Originally a French sheep herding breed, the Briard was dual purpose being a guardian and shepherd of the flocks and watch dog for family and farm. Today the breed is rather rare due to so many being lost in World War I when, as the official dog of the French Army, they were used to carry supplies to the front lines and to serve as sentry dogs. Due to their keen hearing the Briard were used by the medical corps to search for wounded soldiers.
Distinctive in appearance, the Briard has eyebrows and a beard which give the typical expression of the breed. Their coat is long and slightly wavy, and the texture is such that dirt and mud do not cling to it. A purebred Briard also has double dew claws.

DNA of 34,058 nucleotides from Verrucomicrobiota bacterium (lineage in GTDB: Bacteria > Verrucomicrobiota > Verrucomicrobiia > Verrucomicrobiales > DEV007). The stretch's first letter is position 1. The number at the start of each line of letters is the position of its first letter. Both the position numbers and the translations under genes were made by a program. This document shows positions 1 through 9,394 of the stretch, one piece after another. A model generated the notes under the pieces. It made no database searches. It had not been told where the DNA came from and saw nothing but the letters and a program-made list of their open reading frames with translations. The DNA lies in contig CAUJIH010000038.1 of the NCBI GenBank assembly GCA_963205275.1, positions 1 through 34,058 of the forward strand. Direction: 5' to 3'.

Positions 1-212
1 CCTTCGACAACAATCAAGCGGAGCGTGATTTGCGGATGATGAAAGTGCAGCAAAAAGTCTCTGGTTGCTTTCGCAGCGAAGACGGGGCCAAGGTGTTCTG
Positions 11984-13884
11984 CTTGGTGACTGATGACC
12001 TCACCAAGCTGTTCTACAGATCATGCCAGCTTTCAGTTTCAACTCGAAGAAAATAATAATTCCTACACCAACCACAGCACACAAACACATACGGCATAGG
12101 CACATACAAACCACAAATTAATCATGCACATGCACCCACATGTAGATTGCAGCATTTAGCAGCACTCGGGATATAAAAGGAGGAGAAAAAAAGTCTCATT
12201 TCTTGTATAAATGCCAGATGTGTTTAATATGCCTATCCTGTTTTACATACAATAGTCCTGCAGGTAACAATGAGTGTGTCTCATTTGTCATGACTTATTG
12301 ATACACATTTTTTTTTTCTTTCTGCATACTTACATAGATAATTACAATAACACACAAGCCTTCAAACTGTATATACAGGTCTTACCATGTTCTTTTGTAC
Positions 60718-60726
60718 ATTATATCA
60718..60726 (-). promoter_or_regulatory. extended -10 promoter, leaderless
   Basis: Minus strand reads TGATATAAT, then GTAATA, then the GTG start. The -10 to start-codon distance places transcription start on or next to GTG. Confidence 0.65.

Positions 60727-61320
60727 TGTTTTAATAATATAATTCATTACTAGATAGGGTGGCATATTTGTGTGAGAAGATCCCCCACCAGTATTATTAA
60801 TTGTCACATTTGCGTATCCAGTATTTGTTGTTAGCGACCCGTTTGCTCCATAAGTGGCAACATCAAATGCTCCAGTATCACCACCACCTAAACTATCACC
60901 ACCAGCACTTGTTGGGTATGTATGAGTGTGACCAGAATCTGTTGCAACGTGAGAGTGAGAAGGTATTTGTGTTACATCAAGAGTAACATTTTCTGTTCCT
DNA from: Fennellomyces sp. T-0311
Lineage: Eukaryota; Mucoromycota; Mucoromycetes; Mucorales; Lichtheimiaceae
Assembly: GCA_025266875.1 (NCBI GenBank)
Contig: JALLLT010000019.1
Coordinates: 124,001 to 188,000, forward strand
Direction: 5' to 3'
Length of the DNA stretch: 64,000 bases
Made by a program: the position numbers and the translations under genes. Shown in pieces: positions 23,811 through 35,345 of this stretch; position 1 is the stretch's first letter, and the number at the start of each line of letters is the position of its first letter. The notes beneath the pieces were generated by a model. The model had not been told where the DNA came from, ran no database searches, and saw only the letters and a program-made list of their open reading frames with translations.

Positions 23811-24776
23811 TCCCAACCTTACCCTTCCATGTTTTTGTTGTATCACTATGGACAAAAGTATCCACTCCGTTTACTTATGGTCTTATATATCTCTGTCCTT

Essentially a fun loving dog the Briard has an ardent desire to please their master but their nature is outgoing and boisterous and it must be remembered that they are a large, strong dog that require training from an early age if they are not to be unruly.
Those who require an instantly obedient dog should not acquire a Briard. This breed needs close companionship if they are to reach their full potential. Reserved toward strangers the Briard is completely trustworthy provided the stranger presents no threat.
Grooming and care
The Briard’s coat requires regular washing and should be brushed at least once a week to avoid matting.
For the latest research in breed-related problems in the Briard, visit the University of Sydney’s LIDA (Listing of Inherited Disorders in Animals) website.